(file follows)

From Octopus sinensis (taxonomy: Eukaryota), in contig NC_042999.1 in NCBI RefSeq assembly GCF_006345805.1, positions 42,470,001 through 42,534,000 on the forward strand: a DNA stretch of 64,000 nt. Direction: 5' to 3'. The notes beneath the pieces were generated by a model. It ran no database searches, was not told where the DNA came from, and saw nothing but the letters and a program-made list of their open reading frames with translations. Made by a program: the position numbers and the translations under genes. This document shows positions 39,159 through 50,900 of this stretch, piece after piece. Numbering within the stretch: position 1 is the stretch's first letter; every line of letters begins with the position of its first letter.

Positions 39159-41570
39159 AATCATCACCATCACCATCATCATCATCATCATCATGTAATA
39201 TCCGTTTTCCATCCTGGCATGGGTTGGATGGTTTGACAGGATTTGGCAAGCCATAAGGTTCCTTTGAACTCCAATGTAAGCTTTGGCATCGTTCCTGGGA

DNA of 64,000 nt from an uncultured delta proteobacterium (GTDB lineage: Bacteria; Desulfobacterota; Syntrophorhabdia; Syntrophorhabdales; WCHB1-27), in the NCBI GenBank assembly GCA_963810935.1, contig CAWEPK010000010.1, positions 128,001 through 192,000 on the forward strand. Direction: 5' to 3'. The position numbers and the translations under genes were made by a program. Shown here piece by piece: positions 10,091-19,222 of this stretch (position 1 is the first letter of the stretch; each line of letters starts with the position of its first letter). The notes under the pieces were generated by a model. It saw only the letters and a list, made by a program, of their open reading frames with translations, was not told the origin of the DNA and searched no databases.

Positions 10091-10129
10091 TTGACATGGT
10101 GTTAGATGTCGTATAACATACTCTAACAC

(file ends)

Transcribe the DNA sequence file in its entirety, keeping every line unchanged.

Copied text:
From Octopus sinensis (taxonomy: Eukaryota), in contig NC_042999.1 in NCBI RefSeq assembly GCF_006345805.1, positions 42,470,001 through 42,534,000 on the forward strand: a DNA stretch of 64,000 nt. Direction: 5' to 3'. The notes beneath the pieces were generated by a model. It ran no database searches, was not told where the DNA came from, and saw nothing but the letters and a program-made list of their open reading frames with translations. Made by a program: the position numbers and the translations under genes. This document shows positions 39,159 through 50,900 of this stretch, piece after piece. Numbering within the stretch: position 1 is the stretch's first letter; every line of letters begins with the position of its first letter.

Positions 39159-41570
39159 AATCATCACCATCACCATCATCATCATCATCATCATGTAATA
39201 TCCGTTTTCCATCCTGGCATGGGTTGGATGGTTTGACAGGATTTGGCAAGCCATAAGGTTCCTTTGAACTCCAATGTAAGCTTTGGCATCGTTCCTGGGA

DNA of 64,000 nt from an uncultured delta proteobacterium (GTDB lineage: Bacteria; Desulfobacterota; Syntrophorhabdia; Syntrophorhabdales; WCHB1-27), in the NCBI GenBank assembly GCA_963810935.1, contig CAWEPK010000010.1, positions 128,001 through 192,000 on the forward strand. Direction: 5' to 3'. The position numbers and the translations under genes were made by a program. Shown here piece by piece: positions 10,091-19,222 of this stretch (position 1 is the first letter of the stretch; each line of letters starts with the position of its first letter). The notes under the pieces were generated by a model. It saw only the letters and a list, made by a program, of their open reading frames with translations, was not told the origin of the DNA and searched no databases.

Positions 10091-10129
10091 TTGACATGGT
10101 GTTAGATGTCGTATAACATACTCTAACAC